In early September, Mr. Lieftinck proposed to the Board of Directors that a resolution or series of decisions for review and adoption be submitted to the Board of Governors at the annual meeting. He believed that a resolution by the governors could aim to give the Fund an “appropriate role” and additional powers to executive directors. The Governing Council could, for example, push the governments of Member States that have a fundamental imbalance to redirect the exchange rates of their currencies. Governors could strengthen the steering committee`s position by expressly inviting it to take all necessary steps to continue the Fund`s work in the current circumstances, to put forward proposals for greater exchange rate flexibility, and to study long-term monetary reform. Some CEOs responded favourably to Mr. Lieftinck`s proposal. However, some felt that there was not enough time to agree on a draft resolution or that the Group of Ten meetings, which were to take place before the annual meeting, would no longer necessity the need for a decision by the governors, had not been supportive of the idea. There has also been a reluctance on the part of the US authorities to get the Fund to take such measures as part of monetary reform, as indicated by a resolution of the governors. The resolution should also ensure the Fund`s role in future discussions on monetary reform.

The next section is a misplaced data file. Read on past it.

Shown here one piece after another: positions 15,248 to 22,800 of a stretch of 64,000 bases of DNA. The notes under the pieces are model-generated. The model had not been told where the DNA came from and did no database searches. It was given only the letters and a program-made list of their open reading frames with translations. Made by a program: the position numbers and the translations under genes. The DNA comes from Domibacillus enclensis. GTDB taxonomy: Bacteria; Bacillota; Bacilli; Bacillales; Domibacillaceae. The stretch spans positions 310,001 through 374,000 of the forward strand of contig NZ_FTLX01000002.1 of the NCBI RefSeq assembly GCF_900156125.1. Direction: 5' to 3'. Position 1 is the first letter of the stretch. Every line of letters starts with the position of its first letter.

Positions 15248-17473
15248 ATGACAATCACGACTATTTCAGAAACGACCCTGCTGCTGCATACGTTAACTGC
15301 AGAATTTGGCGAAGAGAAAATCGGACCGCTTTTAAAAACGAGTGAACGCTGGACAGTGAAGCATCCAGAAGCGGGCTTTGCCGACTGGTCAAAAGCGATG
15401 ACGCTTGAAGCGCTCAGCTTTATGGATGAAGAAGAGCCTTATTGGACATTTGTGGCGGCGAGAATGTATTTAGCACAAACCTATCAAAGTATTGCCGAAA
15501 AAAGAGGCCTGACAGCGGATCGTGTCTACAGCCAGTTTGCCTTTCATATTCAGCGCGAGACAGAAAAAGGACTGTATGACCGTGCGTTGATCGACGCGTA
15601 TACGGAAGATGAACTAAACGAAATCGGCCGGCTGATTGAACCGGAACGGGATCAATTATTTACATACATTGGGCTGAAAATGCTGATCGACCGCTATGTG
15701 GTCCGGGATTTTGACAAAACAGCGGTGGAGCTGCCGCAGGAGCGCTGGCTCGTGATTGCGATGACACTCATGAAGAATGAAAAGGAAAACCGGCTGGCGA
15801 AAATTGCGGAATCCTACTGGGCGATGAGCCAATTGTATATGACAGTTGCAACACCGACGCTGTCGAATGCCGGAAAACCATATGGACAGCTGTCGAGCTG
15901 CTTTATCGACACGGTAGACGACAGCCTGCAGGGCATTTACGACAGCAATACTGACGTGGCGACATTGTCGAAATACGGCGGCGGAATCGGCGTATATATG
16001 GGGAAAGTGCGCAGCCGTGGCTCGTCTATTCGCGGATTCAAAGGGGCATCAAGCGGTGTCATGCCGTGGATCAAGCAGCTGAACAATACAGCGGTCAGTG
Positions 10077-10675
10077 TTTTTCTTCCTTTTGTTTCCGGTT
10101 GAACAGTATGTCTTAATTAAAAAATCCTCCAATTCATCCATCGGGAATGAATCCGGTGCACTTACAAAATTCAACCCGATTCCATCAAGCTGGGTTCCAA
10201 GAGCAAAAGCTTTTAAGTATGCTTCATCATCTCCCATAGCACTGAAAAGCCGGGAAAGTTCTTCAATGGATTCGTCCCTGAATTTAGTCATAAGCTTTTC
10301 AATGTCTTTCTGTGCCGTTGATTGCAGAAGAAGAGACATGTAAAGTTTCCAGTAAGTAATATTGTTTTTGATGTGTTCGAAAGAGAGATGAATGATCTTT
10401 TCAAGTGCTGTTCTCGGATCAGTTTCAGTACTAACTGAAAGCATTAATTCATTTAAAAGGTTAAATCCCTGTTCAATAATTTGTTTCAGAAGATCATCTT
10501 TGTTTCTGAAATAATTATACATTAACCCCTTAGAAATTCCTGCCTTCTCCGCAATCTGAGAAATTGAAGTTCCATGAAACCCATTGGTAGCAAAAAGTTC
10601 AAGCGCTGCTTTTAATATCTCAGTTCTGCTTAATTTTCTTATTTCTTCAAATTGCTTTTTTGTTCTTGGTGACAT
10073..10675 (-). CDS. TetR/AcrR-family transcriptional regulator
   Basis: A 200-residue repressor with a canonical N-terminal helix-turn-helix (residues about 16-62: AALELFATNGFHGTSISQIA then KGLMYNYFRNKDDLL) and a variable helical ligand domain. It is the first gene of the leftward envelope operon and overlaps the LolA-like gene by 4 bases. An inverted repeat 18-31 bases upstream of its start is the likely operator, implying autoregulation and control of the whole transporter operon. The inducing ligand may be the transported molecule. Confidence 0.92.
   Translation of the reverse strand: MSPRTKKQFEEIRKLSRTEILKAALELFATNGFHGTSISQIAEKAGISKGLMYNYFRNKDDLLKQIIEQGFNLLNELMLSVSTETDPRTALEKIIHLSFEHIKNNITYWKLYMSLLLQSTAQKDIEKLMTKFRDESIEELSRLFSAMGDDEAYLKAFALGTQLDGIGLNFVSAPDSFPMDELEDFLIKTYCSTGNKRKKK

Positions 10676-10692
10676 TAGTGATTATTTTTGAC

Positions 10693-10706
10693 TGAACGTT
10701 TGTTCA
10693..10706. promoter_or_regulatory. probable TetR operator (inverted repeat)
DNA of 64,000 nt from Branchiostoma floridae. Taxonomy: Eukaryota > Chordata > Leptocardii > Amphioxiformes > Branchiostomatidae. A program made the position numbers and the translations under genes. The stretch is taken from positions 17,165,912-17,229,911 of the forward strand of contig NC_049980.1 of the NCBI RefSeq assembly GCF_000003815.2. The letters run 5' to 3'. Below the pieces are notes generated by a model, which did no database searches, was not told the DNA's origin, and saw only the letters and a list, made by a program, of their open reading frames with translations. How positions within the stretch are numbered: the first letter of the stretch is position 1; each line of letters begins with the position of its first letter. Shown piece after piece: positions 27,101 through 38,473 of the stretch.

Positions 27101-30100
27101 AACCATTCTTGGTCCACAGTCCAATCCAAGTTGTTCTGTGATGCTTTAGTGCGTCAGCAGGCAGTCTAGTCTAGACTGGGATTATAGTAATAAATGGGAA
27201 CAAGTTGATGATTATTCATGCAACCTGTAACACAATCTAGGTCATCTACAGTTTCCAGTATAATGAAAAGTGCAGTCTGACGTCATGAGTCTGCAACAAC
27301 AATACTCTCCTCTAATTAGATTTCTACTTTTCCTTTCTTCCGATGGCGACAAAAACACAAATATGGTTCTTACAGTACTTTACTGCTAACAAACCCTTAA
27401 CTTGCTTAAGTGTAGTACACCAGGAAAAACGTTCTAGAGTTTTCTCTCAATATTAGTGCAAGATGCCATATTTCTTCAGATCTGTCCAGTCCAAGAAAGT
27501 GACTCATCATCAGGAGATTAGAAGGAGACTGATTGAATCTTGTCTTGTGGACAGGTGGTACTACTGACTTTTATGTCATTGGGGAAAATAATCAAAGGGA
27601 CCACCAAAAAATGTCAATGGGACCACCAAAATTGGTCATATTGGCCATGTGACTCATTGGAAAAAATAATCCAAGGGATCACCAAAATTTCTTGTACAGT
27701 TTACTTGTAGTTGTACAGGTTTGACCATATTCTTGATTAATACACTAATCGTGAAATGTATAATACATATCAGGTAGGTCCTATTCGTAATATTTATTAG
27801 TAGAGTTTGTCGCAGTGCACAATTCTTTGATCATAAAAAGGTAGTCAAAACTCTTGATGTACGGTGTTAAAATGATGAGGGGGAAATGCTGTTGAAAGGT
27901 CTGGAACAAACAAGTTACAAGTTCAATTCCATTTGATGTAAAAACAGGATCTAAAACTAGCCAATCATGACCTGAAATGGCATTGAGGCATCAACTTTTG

Executive Directors were invited to submit a report to governors without delay on the necessary or desirable measures for the improvement or reform of the international monetary system. To this end, Executive Directors were specifically invited to examine all aspects of the international monetary system, including the role of reserve currencies, gold and DSDs, convertibility, provisions of the articles relating to exchange rates and problems of recovery of capital movements. They were also asked to include, as far as possible, in the reports the texts of possible amendments to the statutes they considered necessary to implement their recommendations. Reactions to U.S. actions expressed by executive directors on August 16 illustrated the initial reactions of most monetary authorities. There was indeed an atmosphere of crisis. Many executive directors have pressed Mr. Dale for the intentions of the U.S.
authorities, particularly with respect to the exchange rate situation, which would occur immediately, and the import surcharge. Some felt that there was an urgent need to negotiate new values in the coming days. When the Executive Directors took up a draft decision that contained the Fund`s response to the U.S. communication, Dale said that U.S. authorities believed that U.S. measures were essential to create the dynamism of industrialized countries in the form of exchange rate and negotiation measures, which are essential to correct the imbalance in global payments. They therefore preferred that the Fund not make a decision at this stage.